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What's HDTV Mean to My Existing A/V Devices?

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Anonymous
July 12, 2004 3:57:39 PM

Archived from groups: rec.video.desktop (More info?)

I am under the impression that HDTV will become common place and they
will stop boardcasting regular signals at some year down the road. I
am wondering what this means to all the existing A/V devices that I
have. I assume the "stop boardcasting regular signal" only applies to
people who use antenna to receive signals. This will not affect people
who get signals from cable or DirecTV (I am using DirecTV). With this
understanding, I have these questions:

- Can I still use my old and still good 32" TV? Do I need any adapter
or converter to receive regular signals from DirecTV or cable?
Obviously, I will not be able to see HDTV quality in my old TV. How do
I watch HDTV shows in my old TV (in reduced quality)? Do I need a
converter? Do you expect the converter to be expensive (like above
$100)? Will the cable box or the DirecTV receiver automatically
downgrade the signal to show it in an old TV? Will the converter in
the TV side or in the cable-box/receiver side? Obviously, having the
converter in the cable-box/receiver side is more convenient; then, I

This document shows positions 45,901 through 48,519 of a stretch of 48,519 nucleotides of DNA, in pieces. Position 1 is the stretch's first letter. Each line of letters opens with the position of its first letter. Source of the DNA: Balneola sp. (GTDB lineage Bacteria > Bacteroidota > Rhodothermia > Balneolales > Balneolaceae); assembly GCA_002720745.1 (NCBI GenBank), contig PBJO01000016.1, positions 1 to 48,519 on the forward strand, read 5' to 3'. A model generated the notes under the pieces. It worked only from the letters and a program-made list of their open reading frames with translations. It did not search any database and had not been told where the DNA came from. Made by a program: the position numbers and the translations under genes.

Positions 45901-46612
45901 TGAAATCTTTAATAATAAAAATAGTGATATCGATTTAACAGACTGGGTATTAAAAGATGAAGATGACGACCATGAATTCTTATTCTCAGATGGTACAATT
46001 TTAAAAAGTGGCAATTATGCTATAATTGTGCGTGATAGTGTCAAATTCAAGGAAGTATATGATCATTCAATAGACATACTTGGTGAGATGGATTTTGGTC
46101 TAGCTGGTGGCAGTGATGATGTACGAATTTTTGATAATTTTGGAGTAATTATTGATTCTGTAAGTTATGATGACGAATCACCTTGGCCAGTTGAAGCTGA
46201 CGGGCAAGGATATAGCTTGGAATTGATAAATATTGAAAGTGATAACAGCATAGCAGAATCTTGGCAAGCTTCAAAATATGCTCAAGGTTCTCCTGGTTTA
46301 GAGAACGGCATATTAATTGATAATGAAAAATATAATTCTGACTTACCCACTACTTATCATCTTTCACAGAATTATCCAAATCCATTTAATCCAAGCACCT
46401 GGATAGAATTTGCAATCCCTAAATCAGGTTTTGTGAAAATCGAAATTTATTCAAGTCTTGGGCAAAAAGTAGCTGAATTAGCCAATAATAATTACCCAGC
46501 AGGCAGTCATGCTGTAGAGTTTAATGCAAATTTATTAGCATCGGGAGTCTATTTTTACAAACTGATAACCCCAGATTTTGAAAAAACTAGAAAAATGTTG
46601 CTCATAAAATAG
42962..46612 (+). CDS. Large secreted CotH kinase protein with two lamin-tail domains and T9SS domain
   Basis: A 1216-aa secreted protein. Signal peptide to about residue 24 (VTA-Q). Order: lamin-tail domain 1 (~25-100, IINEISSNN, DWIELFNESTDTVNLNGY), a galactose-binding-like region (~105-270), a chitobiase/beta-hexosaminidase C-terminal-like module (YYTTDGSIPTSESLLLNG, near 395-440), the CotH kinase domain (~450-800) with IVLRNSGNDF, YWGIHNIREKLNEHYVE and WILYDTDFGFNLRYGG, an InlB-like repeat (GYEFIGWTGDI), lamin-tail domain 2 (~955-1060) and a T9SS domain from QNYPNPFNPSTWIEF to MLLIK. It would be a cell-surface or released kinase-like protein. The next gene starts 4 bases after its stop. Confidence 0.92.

don't need to have one converter in each A/V device.

- Let say I somehow get enough money to buy a HDTV set in two years
or so. Can I use it with a DVD-player that I will buy before the end
of this year (2004)? Do I have to get a HDTV-compatible DVD-player in
order to watch DVD or VCD or DVD-R in a HDTV set? Is there such a
thing called "HDTV-compatible DVD-player" available now?

- What will happen to my PVR device (Beyond-TV with PVR-250 tuner and
encoder in a 1.5 GHz PC)? I assume the existing PVR device and the PC
will not work with HDTV signal and have to use a converter to
downgrade the signal, right? What kind of computer and PVR component
will be able to handle HDTV signal? I assume this kind of devices and
computers are not available to consumers, right?

- Are these questions already answered somewhere else? Which keyword
to use to search for this info?

Thanks.

Jay Chan

More about : hdtv existing devices

Anonymous
July 13, 2004 2:09:45 AM

Archived from groups: rec.video.desktop (More info?)

On 12 Jul 2004 11:57:39 -0700, jaykchan@hotmail.com (Jay Chan) wrote:
- snip -
>- What will happen to my PVR device (Beyond-TV with PVR-250 tuner and
>encoder in a 1.5 GHz PC)? I assume the existing PVR device and the PC
>will not work with HDTV signal and have to use a converter to
>downgrade the signal, right? What kind of computer and PVR component
>will be able to handle HDTV signal? I assume this kind of devices and
>computers are not available to consumers, right?

Current computers can handle HDTV. You need a graphics card that
supports IDCT to help with decoding. With a cheapo Radeon 7500 on a 3
GHz Celeron, I get about 55% load viewing European HDTV, which is
1920x1080, e.g. a lot more than what's mostly used in the US